"The park district has a lot going on right now," she said. "Sometimes we have a hard time establishing what our priorities are. So, it would be beneficial if we looked at what do we think really are the underlying issues and what are the major priorities?"

Another topic of consideration posed by school board Vice-President Beth Nolan involved the support the city, school district and park district have received from the Howard G. Buffett Foundation. 

Buffett, a Decatur-based philanthropist, has been a frequent donor to many area projects and agencies in recent years. He was sworn in as Macon County sheriff on Sept. 15, after the retirement of former Sheriff Thomas Schneider.

Among the projects that Buffett has funded include the school district's Dwayne Andreas Ag Academy, the park district's Nelson Park amphitheater and the city's revitalization plans. 

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Decatur Public Schools Superintendent Paul Fregeau presents the school district's strategic plan Wednesday during a special meeting with city and park district leaders. 

"Some of those projects have come with seed money for things for the first initial years, and they're doing great things," Nolan said. "But the sustainability of that is going to require all of us to step up to the plate."

School board member Courtney Carson said cooperation would also be key if the school district demolishes or rebuilds the aging Johns Hill Magnet School building, 1025 E. Johns Ave. He asked if, in that situation, the city and park district would be willing to revitalize the area and invest in nearby Johns Hill Park.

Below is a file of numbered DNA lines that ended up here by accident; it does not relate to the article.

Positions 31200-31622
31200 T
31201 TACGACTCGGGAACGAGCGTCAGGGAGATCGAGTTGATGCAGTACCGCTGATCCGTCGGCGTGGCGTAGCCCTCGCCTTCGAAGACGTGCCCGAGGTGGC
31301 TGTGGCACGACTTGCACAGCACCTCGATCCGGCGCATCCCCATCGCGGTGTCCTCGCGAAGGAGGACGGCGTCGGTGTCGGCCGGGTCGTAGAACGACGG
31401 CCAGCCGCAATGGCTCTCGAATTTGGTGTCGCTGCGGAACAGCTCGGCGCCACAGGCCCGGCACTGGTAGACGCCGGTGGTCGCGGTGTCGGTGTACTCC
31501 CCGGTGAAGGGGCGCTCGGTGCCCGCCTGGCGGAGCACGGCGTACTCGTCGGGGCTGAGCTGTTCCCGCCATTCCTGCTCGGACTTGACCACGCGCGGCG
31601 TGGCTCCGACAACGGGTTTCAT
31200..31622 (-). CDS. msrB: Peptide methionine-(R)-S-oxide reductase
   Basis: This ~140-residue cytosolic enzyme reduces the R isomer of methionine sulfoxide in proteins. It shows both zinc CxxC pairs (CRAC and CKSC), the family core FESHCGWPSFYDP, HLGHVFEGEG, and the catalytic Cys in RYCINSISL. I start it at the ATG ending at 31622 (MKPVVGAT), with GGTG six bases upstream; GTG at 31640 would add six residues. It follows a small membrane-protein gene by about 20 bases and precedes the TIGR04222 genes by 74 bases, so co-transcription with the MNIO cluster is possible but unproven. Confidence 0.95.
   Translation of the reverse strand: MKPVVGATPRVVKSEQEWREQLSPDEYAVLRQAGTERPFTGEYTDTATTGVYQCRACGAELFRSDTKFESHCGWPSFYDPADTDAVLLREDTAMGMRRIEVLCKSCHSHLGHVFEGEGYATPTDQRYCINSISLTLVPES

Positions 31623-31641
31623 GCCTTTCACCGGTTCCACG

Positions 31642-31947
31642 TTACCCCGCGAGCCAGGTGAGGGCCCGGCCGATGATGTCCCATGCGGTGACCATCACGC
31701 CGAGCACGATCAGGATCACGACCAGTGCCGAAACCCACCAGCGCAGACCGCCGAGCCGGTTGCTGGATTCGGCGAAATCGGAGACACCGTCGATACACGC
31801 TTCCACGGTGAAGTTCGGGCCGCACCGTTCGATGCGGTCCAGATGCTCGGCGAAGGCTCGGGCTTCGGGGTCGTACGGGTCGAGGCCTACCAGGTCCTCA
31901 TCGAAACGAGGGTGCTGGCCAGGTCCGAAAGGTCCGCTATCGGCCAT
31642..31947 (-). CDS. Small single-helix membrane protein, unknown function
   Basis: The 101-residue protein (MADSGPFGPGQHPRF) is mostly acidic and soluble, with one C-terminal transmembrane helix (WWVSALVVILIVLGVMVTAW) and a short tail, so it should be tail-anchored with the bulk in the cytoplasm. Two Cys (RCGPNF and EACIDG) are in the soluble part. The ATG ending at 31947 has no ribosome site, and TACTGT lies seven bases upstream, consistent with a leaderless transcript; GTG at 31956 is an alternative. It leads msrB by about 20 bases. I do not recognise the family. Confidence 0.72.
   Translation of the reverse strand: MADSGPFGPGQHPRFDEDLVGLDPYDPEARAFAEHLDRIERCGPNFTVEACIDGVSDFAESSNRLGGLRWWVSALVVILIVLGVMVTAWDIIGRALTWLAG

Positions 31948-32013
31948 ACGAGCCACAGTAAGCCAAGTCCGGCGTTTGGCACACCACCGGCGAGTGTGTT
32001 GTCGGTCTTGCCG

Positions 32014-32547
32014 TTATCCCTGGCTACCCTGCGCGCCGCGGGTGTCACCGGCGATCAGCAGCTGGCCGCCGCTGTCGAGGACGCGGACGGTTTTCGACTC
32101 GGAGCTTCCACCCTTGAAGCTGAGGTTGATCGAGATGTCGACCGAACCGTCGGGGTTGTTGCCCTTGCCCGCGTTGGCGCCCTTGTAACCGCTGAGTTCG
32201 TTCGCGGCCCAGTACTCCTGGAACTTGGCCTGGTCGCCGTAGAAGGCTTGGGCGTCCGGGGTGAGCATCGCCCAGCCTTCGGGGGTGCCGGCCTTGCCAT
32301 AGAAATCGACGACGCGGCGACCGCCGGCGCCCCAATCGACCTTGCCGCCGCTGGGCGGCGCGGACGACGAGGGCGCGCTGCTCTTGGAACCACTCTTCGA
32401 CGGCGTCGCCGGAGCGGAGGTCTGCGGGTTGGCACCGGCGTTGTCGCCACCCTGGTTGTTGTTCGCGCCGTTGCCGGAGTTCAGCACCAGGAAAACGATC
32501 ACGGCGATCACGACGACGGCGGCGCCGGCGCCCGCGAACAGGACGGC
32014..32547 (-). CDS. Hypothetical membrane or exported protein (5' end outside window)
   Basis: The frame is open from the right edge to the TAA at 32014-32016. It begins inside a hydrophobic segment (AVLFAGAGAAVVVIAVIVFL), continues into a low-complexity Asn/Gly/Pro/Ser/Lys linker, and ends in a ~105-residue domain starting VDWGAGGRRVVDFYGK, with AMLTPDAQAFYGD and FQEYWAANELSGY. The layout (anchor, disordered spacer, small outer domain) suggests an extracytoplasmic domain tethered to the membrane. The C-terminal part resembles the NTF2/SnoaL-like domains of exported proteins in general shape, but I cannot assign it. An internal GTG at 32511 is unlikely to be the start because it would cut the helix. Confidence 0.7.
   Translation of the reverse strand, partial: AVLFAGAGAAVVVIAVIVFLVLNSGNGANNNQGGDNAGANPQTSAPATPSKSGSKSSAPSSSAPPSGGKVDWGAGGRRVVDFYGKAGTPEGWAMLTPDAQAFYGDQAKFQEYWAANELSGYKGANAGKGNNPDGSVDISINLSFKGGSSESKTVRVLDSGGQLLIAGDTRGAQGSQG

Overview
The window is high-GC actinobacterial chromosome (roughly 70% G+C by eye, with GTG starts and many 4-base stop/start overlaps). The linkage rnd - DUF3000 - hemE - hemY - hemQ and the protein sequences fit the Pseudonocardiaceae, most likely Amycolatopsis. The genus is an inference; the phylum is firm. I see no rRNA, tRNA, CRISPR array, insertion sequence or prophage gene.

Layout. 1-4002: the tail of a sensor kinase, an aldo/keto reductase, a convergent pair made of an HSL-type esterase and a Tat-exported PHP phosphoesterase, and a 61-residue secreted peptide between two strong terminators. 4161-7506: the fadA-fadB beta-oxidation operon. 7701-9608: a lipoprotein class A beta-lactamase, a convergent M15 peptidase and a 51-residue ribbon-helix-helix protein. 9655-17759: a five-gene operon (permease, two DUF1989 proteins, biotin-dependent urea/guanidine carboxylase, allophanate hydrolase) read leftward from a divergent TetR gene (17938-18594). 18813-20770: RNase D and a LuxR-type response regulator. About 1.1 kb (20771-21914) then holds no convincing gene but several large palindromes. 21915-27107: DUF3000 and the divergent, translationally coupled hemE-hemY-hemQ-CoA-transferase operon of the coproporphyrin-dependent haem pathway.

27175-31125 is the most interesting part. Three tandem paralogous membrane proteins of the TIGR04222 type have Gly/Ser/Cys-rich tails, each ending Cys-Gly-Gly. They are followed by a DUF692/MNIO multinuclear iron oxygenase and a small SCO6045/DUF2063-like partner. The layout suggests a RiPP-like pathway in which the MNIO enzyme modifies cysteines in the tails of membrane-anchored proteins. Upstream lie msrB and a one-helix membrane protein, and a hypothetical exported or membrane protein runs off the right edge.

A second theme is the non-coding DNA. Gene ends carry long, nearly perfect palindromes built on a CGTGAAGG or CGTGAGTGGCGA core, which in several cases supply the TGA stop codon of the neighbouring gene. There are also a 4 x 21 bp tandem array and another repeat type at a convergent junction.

"It sounds like everyone is in agreement that we need to work together, and I'm not sure if I'll be living in a week to wait for another meeting," Carson said. "I think we should really starting having the conversation so that all of us aren't involved in a hundred meetings a week."

If the city council were to approve that sort of revitalization effort, Tyus said, the city could potentially use federal Community Development Block Grant program funds to support housing redevelopment in the area, or fund street improvements with gas tax proceeds. 

Park district Executive Director Bill Clevenger said that the district has had a longstanding relationship with the school district, and doesn't see that changing anytime soon.

He also referred to the concept of community schooling, which relies on a series of partnerships between schools and other community resources to provide an integrated focus on academics, health and social services. 

"I'm a product of that school system," Clevenger said. "... So, I think what's old might be new."

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Decatur Park District Executive Director Bill Clevenger talks about the park district's long-term vision and lakefront plan. 

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Contact Jaylyn Cook at (217) 421-7980. Follow him on Twitter: @jaylyn_HR


Government Reporter

Government reporter for the Herald & Review.